Capping-off what was a benchmark year for the band, the alt/folk three-piece teamed-up with celebrated Australian director Matthew Thorne on a gripping visual narrative to accompany their latest single “Thumbs Up”.
Filmed in an ex-coal mining commuter settlement in the heart of the Rhondda Valley of South Wales, the video follows the story of a young man and his struggles with, and love affairs with, small town life.
Intended as a partner story to the short film for The Howl & The Hum’s sensational “Boy Racer” (which Thorne also directed), the video explores themes of brotherhood, fatherhood and masculine connection. Framed against the backdrop of a dead-end town with characters of a vividly real nature, the “Thumbs Up” video bristles with all of the intensity, interconnectivity and drama that comes with life in a close community.
Speaking about how the video came about, Sam Griffiths of The Howl & The Hum says:
“I approached Matthew with the song saying we could approach the video with a lens on mental health, masculinity and silence, and he almost immediately answered with this idea encompassing the Rhondda valleys, where serendipitously both of our families are from, so there’s a bunch of odd connections there (family members living on the same street etc).”
While elaborating on the narrative behind the video, director Matthew Thorne says:
“It’s a story of everything that we all know in different shades in the pattern of growth as a young man. A story of late night takeaways (and the fights they cause), of watching Dad who never spoke about his feelings cry as he sings in the Men’s club, of watching your friend wipe the blood from his knuckles after he beat his hands against the brick wall of the Pub after his missus left because that’s how he watched his Dad do it, of Uncles who protect you, and Aunties who throw you out the door. Images of Grandma’s knitting set against porno, early loves, blow ups with close friends & facing fear.”
A one-off single that takes its cues from the works of Jeff Buckley to early Radiohead, “Thumbs Up” is a track of quietly resplendent folk/pop with an aching sense of melancholy. A cathartic confessional that seeps from the soul, it finds singer Sam Griffiths addressing themes of toxic masculinity and tokenistic gestures in the wake of personal tragedies. “This song was written in the silence after suicides of friends, during depressive episodes, and over non-existent conversations about how we communicate our feelings: our highs, our lows, our loves and losses” he says.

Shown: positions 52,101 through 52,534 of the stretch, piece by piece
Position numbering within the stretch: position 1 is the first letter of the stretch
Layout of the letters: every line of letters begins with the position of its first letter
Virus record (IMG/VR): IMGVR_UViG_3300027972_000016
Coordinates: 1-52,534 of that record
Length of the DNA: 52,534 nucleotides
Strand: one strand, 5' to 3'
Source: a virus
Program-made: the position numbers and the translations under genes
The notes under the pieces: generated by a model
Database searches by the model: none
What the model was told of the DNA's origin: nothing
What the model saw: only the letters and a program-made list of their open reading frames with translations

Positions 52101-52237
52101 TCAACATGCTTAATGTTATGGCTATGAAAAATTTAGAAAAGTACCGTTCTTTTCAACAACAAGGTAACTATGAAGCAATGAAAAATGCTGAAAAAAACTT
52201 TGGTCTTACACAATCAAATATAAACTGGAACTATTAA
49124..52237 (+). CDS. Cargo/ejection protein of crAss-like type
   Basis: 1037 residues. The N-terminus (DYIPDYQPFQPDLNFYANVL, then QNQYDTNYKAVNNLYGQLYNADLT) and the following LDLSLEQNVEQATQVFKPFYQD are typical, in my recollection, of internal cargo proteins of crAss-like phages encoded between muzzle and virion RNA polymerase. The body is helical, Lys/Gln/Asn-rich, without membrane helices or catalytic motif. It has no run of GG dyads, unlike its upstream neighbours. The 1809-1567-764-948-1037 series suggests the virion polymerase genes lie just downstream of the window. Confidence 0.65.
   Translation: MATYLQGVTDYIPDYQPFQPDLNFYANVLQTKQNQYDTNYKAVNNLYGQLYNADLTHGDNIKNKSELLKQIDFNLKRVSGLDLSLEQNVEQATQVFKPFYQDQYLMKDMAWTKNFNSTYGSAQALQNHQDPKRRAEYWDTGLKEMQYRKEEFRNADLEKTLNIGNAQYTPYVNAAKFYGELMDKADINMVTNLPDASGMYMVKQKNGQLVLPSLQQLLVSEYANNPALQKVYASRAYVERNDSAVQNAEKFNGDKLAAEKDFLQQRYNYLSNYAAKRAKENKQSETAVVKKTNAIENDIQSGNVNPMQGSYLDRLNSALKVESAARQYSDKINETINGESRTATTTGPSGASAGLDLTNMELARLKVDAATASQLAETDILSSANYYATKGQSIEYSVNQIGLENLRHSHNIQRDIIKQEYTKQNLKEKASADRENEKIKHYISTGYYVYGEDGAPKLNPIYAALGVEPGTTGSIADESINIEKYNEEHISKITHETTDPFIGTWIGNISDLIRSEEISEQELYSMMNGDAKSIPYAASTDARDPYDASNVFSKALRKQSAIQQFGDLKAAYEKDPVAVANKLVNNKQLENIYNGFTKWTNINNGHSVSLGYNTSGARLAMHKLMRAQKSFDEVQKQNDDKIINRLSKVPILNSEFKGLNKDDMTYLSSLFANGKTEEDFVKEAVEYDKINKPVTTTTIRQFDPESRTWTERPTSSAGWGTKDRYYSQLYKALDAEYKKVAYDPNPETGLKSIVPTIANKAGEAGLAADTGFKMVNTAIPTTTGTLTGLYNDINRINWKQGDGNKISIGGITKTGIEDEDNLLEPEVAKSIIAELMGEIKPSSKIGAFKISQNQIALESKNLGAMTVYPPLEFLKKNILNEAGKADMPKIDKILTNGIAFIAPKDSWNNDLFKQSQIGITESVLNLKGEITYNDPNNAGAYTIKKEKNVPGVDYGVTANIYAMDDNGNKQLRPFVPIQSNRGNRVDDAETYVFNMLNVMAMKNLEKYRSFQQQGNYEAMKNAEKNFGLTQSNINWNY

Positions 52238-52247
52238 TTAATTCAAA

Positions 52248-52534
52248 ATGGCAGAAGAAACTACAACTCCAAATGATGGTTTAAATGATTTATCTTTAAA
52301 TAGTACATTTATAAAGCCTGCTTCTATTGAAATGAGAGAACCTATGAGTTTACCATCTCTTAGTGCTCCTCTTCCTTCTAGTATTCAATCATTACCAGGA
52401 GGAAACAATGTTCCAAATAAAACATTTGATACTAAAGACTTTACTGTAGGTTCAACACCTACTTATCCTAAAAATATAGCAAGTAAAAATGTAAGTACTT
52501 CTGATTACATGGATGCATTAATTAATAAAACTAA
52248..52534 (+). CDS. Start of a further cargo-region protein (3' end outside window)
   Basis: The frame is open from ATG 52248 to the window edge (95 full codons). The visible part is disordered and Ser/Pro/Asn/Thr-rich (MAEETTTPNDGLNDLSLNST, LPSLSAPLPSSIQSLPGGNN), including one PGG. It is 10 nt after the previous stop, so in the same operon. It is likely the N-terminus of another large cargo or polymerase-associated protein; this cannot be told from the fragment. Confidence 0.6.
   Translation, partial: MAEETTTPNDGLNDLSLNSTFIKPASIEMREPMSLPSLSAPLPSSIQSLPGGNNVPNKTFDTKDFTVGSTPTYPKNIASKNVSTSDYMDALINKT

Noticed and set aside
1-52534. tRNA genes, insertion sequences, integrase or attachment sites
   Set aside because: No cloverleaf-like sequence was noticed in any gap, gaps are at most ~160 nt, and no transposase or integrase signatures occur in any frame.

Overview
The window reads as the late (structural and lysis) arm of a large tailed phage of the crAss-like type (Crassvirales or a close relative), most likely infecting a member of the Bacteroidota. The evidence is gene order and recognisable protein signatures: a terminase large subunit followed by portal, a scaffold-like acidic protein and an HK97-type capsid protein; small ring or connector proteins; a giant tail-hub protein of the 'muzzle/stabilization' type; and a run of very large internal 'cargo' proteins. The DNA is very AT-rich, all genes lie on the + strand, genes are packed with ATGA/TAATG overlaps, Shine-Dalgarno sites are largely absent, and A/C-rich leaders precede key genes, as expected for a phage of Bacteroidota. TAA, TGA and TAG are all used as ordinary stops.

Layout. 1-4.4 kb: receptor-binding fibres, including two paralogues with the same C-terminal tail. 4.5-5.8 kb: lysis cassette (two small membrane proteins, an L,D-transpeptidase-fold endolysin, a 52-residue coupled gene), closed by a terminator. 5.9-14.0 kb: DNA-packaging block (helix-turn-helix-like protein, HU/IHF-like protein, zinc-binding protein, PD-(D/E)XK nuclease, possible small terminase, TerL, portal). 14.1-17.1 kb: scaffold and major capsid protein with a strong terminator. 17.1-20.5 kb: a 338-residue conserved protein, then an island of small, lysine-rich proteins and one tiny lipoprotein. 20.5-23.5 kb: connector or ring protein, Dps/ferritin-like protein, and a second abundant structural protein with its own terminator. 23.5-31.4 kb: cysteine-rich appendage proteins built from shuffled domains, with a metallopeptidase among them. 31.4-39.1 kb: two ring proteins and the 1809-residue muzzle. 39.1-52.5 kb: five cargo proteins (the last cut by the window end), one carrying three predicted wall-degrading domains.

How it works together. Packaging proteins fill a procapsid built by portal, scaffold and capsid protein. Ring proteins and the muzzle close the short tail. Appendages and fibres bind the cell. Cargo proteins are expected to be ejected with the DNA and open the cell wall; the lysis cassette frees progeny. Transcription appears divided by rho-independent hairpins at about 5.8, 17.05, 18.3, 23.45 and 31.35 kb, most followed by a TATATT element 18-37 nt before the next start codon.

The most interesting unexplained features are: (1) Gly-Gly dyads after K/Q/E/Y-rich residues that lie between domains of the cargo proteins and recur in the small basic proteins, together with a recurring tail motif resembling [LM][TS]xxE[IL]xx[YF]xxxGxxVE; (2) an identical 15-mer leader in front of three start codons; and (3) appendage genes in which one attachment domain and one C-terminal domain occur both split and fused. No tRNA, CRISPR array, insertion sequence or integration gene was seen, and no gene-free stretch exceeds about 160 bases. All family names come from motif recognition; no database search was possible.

Featuring reverb-glistening guitars courtesy of The Howl & The Hum’s Conor Hirons, the track was produced and mixed by Jolyon Thomas (Slaves, Kendrick Lamar) at Mash and mastered by Kevin Tuffy at Alchemy. The single is the first original music to emerge from The Howl & The Hum since the release of their acclaimed debut album ‘Human Contact’ (released via AWAL in 2020). Marrying uniquely affecting lyrics to expansive musical backdrops, the band earned praise from the likes of DIY, The Line of Best Fit, Clash, Wonderland, Music Week and more. Also winning-over champions at radio including Huw Stephens, Annie Mac, Tom Robinson and John Kennedy; the band have accumulated north of 10 million streams on Spotify and counting.
Making head-turning appearances at festivals such as The Great Escape and SXSW, during their short time together the band’s pin-drop performances are earning them an essential live reputation. Testament to this magnetic appeal, earlier this year The Howl & The Hum graced the stage of the York Minster in their hometown and performed to a sell-out capacity crowd. One of the standout moment’s of the band’s career to date, The Howl & The Hum have now released the full performance for fans everywhere to experience and re-live. Listen to the ‘Live At York Minster’ album here: https://thath.ffm.to/laym-album.oyd
Reflecting on that momentous gig, Griffiths says:
“After a year of silence, a year after releasing an album that we couldn’t tour, a year of becoming frighteningly familiar with our furniture, probably the most immediately validating thing we’ve done was play the Minster. It’s the symbol of the city that we call home, it’s staggeringly beautiful, and even though the audience wore masks and weren’t allowed to sing or cheer, there was an energy in the room that gave us a chance to bring the unplayed songs to life.”